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Accuracy • Independence • Integrity

August 23, 2017   |   Ithaca, NY

Columns2014-2015

Social media proves useful for mental health advocacy

One of the most common ways to reach out to friends and family today is through social media sites such as Facebook and Twitter. These outlets can allow us to see who is dating who, what our friends did this past weekend and who just had a baby, all through a quick scroll down an ever-changing news feed. While many of the almost endless posts tend to reveal positive happenings in our friends’ lives, they can also provide hints and clues about our friends who may be struggling.

Since 2011, Facebook has provided suicide support resources for members who showed signs of distress. First, the website provided a link to a hotline, then it allowed for friends and families to report posts for further review by Facebook employees.  Last month, Facebook announced improvements to its resources based on collaboration with organizations such as the National Suicide Prevention Lifeline.

Now, those identified as at risk by friends have the opportunity to find contact information for hotlines and professionals or get tips and advice about how to find support and work through the challenges they are facing. The dialogue box that prompts users lets them know that they are not alone and encourages getting help.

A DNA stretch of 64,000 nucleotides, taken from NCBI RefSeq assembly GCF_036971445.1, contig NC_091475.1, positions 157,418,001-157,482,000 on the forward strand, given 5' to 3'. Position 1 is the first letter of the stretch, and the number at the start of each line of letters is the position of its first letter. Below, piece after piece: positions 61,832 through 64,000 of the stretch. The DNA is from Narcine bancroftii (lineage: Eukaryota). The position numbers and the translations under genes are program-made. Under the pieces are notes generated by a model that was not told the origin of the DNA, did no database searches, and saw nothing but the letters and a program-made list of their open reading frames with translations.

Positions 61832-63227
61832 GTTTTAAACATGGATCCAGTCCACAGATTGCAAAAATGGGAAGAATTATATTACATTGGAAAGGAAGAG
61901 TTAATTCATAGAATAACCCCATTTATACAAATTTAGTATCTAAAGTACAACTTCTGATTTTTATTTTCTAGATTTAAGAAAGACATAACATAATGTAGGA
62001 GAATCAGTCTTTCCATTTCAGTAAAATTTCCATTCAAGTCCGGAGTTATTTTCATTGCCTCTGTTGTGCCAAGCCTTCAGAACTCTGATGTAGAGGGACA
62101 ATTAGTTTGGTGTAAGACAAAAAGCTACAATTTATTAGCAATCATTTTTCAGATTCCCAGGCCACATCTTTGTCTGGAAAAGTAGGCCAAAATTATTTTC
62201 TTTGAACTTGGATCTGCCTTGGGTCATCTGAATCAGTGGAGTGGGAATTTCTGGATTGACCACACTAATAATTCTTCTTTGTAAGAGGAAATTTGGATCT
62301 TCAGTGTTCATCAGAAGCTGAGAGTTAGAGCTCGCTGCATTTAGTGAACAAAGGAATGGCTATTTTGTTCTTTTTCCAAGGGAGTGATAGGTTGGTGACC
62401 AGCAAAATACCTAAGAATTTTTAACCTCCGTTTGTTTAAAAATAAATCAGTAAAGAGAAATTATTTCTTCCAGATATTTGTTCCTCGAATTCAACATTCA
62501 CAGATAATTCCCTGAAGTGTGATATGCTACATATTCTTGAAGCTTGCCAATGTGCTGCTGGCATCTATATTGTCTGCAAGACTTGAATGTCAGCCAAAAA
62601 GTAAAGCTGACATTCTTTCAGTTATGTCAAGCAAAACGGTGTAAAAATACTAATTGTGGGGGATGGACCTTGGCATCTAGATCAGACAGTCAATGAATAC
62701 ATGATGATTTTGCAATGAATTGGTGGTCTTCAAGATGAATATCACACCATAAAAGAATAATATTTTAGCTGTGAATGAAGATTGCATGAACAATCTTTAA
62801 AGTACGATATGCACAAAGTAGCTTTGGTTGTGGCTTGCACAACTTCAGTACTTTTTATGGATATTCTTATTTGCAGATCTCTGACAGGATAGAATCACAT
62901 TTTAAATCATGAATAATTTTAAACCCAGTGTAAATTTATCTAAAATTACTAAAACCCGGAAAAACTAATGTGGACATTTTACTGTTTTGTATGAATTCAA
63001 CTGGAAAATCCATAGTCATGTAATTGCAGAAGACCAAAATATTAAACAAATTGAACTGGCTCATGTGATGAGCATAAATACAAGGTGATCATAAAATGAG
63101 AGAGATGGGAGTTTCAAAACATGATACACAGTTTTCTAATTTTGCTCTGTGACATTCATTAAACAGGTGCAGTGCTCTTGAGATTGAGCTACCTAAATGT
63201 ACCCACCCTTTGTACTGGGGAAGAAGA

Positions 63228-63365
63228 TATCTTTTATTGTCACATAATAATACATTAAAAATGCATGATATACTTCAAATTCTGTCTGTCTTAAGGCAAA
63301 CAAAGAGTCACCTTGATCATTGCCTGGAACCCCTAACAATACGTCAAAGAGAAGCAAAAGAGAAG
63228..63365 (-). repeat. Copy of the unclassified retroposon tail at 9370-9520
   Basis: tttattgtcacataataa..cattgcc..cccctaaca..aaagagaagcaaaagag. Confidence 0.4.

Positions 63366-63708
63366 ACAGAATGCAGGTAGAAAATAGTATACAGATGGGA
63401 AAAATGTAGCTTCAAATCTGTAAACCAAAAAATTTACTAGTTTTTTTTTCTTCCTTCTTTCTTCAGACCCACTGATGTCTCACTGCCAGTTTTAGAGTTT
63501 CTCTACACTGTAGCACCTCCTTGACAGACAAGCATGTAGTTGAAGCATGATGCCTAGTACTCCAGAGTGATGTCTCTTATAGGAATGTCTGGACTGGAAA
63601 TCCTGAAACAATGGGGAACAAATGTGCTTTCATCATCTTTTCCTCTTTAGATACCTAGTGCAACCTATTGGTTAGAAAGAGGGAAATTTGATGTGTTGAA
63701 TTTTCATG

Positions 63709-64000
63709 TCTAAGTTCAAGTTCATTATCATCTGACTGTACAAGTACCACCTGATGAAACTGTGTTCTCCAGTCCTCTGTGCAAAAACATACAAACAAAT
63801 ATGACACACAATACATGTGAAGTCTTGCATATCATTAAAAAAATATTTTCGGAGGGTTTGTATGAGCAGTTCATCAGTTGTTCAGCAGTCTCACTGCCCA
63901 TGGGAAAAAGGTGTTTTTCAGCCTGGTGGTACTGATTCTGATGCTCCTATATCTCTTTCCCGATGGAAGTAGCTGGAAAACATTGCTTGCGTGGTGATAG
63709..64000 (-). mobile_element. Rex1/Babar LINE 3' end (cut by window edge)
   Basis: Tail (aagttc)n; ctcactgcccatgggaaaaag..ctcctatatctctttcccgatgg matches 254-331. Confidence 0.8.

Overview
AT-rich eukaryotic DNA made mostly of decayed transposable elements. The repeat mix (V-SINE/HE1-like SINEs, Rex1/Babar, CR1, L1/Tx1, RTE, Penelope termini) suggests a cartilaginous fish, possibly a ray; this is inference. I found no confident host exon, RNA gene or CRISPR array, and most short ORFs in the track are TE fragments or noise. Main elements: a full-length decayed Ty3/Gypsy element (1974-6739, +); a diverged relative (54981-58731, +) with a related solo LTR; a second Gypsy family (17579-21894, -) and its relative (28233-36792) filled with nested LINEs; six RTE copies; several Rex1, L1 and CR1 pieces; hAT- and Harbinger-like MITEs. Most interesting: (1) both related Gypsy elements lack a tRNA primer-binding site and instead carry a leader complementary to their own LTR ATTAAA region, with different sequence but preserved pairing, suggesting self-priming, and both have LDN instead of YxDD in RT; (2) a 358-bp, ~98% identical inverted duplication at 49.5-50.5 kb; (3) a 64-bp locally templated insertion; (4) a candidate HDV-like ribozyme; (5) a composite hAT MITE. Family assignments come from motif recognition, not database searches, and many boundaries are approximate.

Other social media sites have attempted to provide more mental health resources with varying success. Twitter piloted an app named the Samaritans Radar, which detects words and phrases linked to suicide. However, there was backlash about privacy, and the app was removed a week later. Reddit has a SuicideWatch forum, but there is controversy about the implications of a group of people speaking online without professional guidance.

Tumblr has provided one of the best examples of mental health advocacy by prompting a dialogue box similar to Facebook about where and how to get help when users search terms related to suicide. Users must read and scroll through the information to continue with their search results. Google is similar, but lacks the more urgent, mandatory approach to resource information. However, there is a petition to improve Google’s prevention techniques, which can be supported and signed.

Overall, though, Facebook has proven to be one of the most successful systems for suicide prevention and mental health advocacy. Using social media will improve outreach and will, hopefully, prompt more people to get the help they need.